By R. Patrick Lile
For years, ESPN had been relatively absent from the sports-doc scene, but after the 2008 release of Dan Klores’s Black Magic, ESPN saw an opportunity to make a statement. Black Magic examined the struggle for civil rights told through the eyes of basketball players at Historical Black Colleges and Universities. This four-hour documentary resembled something closer to Eyes on the Prize than any previous documentary shown on ESPN. Yes, basketball plays an extremely important role in the film, but the sports angle is merely a vehicle to talk about a social movement that changed the United States.
After the film’s broadcast, ESPN.COM columnist, Bill Simmons, thought the network had to continue to push outside their normal comfort zone and make sports documentaries that explored more than just box scores and highlights. Instead of ESPN hiring a director to create a film that was cooked up by some network executive, they would seek out some of the most renowned filmmakers and television personalities to make the films of their choosing. The gamble was: if ESPN gave full artistic freedom to these documentarians, then the end product would be personal and transcend the world of sports. The 30 for 30 series would be thirty stories “detailing the issues, trends, athletes, teams, rivalries, games and events” over the last thirty years, since ESPN’s birth in 1979.
Nearly a year later, the series has aired nineteen of a now scheduled thirty-two docs and the series has covered everything from rotisserie baseball, to NFL marching bands, to the dangers of BMX biking. Like with any documentary, it helps to have an interest in the subject in order to maximize your viewing experience. In other words, if you are a fan of documentary films, but have absolutely no interest in the world of sports, 30 for 30 is certainly not appointment television. On the other hand, some of the films in the series have been so incredible that whether or not you know what a cross-over dribble means or whether you are as clueless as I am when watching rugby, the films still manage to transcend the world of sports and touch a nerve in nearly any viewer. As I have watched each film in the 30 for 30 series, I try to approach my viewing from both the sports fan’s perspective, as well as from a documentarian’s stance. I’ve tried to breakdown the series for those that aren’t sports nuts, but are looking for a good doc to watch. Otherwise, a new film in the 30 for 30 series premieres every Tuesday through November 9th with all films available on iTunes for $5.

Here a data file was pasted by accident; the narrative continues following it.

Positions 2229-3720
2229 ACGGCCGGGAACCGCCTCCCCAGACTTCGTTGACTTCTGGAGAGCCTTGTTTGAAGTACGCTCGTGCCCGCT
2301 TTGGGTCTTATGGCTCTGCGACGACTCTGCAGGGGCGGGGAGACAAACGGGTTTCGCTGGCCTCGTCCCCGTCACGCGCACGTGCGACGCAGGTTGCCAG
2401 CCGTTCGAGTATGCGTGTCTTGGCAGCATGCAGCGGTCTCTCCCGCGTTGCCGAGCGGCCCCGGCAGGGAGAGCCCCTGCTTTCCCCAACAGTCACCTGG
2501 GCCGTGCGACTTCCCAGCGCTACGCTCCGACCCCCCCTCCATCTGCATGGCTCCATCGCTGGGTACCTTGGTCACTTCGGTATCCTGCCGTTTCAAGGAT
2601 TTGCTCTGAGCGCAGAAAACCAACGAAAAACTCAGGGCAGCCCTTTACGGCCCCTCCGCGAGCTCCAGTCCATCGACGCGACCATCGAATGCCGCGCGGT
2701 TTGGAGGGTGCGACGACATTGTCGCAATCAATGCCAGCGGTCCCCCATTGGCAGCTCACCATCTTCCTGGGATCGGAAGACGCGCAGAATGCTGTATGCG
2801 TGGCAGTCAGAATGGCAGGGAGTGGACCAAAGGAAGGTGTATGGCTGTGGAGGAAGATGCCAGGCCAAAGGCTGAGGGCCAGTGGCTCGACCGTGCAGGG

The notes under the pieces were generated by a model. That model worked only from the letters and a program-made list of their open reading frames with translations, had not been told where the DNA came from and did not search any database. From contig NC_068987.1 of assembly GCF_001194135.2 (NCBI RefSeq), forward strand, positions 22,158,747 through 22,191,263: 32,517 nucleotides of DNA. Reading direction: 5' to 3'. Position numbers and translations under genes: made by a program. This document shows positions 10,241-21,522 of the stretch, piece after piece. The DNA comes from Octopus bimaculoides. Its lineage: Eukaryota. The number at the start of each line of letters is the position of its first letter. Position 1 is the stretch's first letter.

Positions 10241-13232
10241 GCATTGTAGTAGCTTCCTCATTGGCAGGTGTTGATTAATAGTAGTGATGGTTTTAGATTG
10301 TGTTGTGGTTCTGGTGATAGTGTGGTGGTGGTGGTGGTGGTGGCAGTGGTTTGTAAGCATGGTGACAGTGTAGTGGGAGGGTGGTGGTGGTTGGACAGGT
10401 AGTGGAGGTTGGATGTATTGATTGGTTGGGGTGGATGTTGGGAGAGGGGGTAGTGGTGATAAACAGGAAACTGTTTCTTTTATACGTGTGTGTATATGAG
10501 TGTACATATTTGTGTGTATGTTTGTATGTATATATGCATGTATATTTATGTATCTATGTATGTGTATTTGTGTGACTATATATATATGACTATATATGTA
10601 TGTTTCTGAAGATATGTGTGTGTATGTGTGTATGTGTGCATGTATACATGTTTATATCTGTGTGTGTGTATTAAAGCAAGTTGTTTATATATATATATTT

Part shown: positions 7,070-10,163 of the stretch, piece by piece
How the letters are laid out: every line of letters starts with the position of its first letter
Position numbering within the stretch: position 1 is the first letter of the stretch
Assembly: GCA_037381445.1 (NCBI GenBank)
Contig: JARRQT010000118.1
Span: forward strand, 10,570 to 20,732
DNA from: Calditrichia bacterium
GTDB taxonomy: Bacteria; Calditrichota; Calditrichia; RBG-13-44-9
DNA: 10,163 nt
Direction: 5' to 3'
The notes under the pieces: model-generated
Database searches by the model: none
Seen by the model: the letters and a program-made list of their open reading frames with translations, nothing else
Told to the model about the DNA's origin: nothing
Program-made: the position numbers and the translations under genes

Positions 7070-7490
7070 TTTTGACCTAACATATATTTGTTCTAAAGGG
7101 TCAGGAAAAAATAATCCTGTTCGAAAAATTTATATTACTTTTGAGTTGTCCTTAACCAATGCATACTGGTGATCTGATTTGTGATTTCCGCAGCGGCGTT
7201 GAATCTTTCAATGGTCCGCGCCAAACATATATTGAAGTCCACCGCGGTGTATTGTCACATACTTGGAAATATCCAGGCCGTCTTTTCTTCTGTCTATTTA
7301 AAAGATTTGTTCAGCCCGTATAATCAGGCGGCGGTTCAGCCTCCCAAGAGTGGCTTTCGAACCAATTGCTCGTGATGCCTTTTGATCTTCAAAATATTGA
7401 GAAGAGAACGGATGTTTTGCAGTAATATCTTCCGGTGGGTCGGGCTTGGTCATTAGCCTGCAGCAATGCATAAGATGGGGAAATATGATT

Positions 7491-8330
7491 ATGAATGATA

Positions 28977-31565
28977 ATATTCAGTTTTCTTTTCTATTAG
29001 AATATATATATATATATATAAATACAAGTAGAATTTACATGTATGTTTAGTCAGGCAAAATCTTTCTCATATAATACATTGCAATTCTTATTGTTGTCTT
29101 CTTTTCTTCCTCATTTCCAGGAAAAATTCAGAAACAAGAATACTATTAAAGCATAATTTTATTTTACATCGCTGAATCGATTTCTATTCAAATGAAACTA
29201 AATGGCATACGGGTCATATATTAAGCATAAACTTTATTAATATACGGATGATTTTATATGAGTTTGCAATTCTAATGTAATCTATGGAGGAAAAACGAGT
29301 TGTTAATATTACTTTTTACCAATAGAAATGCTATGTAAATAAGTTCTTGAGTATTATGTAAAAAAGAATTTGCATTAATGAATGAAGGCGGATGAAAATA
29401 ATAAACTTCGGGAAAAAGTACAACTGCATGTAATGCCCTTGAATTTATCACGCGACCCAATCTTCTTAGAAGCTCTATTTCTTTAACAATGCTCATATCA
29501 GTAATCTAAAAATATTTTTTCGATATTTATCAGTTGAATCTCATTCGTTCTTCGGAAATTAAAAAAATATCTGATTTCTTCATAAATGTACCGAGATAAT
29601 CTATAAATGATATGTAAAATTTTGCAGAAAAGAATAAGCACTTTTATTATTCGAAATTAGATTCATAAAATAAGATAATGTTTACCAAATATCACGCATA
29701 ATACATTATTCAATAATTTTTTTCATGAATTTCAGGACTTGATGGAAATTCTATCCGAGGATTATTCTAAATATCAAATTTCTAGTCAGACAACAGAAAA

THE BEST – By Order of Air Date
Muhammad and Larry – dir. Albert Maysles
Captured on film by Albert Maysles – the Babe Ruth of documentarians – was the first signs of Muhammad Ali battling Parkinson’s Disease. In 1980, Albert and his late brother, David, shot and edited the training sessions of the former champ, Ali, as he came out of retirement for one last shot against the young champion, Larry Holmes. The fight is a blood bath as Holmes destroys Ali from the opening bell until his corner throws in the towel in the 10th round. Because of the fight’s depressing outcome, showing a hero being destroyed, no distributors were interested in the Maysles’ film back in the early ‘80s. Now three decades later and re-edited, the footage is priceless, as we bare witness to the beginning of a heroes end.
Without Bias – dir. Kirk Fraser
Fraser’s film chronicles the 1986 death of college basketball star and newly drafted Boston Celtic, Len Bias. While basketball plays a very important part in this film, Len Bias’s death transcended sports in a way that no other athletes death had ever before. For most people growing up in the mid-80s, the name Len Bias meant one thing: Cocaine Kills. Bias’s cocaine overdose led to federal mandatory sentencing for drug possession cases that effect the courts to this very day. While Muhammad and Larry is a tragedy of a hero breaking down, Without Bias is a tragedy of a young man who became an example of the perils of youth.
No Crossover: The Trial of Allen Iverson – dir. Steve James
Filmmaker Steve James tells a story more about his hometown of Hampton, Virginia than he does about former NBA All-Star, Allen Iverson. In 1993, Iverson, then the top high school basketball player in the country, was convicted for his part in a racially charged fight at a Hampton bowling alley. What unfolds is a story of race and how it has separated a town that was founded as a port-of-call for 17th Century slave ships.